From Indigenous Peoples in Brazil
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Economic activities


The exclusive usufruct rights of the indigenous communities over the natural resources of their lands, ensured by the federal Constitution, should be understood as a benefit to the indigenous communities, a special protection and should not be construed as a restriction to their productive activities. Writing on this topic is Juliana Santilli (Public prosecutor of the Federal District and collaborator of the ISA Law Program -Programa Direito Socioambiental/ ISA):

The sole exceptions to the usufruct rights by the indigenous communities are stipulated in the Constitution itself: the use of the water and mining resources by third parties, as long as the opinions of indigenous communities are heard and as long as they are assured of a participation in the results of these activities (Article 231, § 3º).

This right is aimed at assuring the indigenous communities means for their subsistence, so that they may reproduce, physically and culturally. This right is not aimed at restricting their initiatives and projects for economic self-support.

Concept of exclusive usufruct rights

The juridical concept of exclusive usufruct rights is of fundamental importance in understanding legislation that regulates the exploration of natural resources of the indigenous community lands. According to the Civil Code, Article 713, these usufruct rights are classified as the ”real right to explore the utilities, uses and fruits of something,” and these usufruct rights also encompass the accessories and the growths or additions to, or products grown on or resulting from the area (Article 716). In accordance with Article 718 of the Civil Code, “the person who possesses the rights to the usufruct of the assets of a thing also possesses the right to the ownership, use, administration and perception of the fruits or results of this thing.”

The Statute of the Indian in force (Law 6.001/73) establishes the following definition of the indigenous communities’ usufruct rights:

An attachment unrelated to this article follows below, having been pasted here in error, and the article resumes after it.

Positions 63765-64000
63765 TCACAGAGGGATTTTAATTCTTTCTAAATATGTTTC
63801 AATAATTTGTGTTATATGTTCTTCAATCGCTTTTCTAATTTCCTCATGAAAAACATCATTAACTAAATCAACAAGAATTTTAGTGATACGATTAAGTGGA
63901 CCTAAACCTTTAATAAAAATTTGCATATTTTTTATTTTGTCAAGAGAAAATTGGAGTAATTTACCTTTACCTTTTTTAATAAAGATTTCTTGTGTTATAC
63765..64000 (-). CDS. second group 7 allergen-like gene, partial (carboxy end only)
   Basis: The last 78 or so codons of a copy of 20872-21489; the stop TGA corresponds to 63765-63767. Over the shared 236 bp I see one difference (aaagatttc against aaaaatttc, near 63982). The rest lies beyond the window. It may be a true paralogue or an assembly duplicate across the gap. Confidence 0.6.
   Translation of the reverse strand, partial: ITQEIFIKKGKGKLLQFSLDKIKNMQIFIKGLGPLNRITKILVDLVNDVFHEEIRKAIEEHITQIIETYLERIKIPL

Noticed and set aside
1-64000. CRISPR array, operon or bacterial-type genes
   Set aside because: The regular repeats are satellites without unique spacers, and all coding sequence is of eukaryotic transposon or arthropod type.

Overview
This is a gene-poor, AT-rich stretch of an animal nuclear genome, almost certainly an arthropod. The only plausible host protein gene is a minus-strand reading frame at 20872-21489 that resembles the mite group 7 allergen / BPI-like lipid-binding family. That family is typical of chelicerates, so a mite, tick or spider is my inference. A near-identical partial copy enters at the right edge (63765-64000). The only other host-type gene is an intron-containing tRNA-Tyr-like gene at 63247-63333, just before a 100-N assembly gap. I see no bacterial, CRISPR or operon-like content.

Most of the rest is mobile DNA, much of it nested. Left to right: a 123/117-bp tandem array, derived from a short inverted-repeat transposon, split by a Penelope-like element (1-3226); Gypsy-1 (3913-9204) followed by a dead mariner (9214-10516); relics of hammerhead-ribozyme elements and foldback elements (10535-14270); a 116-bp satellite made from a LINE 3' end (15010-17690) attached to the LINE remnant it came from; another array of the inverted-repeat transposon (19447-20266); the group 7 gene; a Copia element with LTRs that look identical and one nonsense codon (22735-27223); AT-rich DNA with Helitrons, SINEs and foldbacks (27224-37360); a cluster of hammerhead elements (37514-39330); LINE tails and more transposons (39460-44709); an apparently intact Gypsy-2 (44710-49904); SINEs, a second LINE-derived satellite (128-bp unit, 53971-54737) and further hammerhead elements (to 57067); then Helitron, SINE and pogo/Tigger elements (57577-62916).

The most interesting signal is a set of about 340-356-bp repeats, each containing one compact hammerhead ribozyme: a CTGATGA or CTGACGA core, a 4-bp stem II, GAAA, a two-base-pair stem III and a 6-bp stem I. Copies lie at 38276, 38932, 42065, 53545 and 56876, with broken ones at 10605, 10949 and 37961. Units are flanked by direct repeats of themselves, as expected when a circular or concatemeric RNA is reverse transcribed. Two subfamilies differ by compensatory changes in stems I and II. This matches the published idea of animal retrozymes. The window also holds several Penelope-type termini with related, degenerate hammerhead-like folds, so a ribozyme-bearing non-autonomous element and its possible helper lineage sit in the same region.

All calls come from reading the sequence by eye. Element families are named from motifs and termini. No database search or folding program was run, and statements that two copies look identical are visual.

Article 24 – The usufruct rights assured to the indigenous communities or natives of the forest (silvícolas) include the right to the ownership, utilization and perception of the natural resources and all the uses and utilities existing on the lands they occupy, as well as the product of the economic exploration of such resources and utilities.

§ 1º - Include in these usufruct rights, which extend to the accessories of or the additions to or objects grown on the land, the use of the water sources and the waters as well as the waterways located on the lands that they occupy.

§ 2º -The indigenous peoples are guaranteed the exclusive right to hunt and fish in the area that they occupy, and the measures and steps taken to police, monitor and apply these rights should be undertaken in a persuasive ("suasiva") manner, that is, by implementing and enforcing the law."

These exclusive usufruct rights, assured to the indigenous peoples by the Federal Constitution, signify that these communities may take from the natural resources of their lands, all the products, fruits, uses and possible sources of revenues or products, as long as they do not alter the substance or do not endanger the environmental sustainability of the location.

The indigenous communities cannot grant or transfer to third parties their usufruct rights. This does not mean, however, that they are obliged to use their assets directly and immediately or that they cannot associate with or be advised by third parties in projects which seek to explore their natural resources. Any understanding to the contrary would transform their usufruct in a true Trojan horse (i.e. a gift horse with bad teeth) for these communities, and would seriously hamper them in developing their own economic projects, as emphasized by Roberto Santos in an article on "Parceria Pecuária em Terras Indígenas (Cattle raising partnerships on indigenous lands)".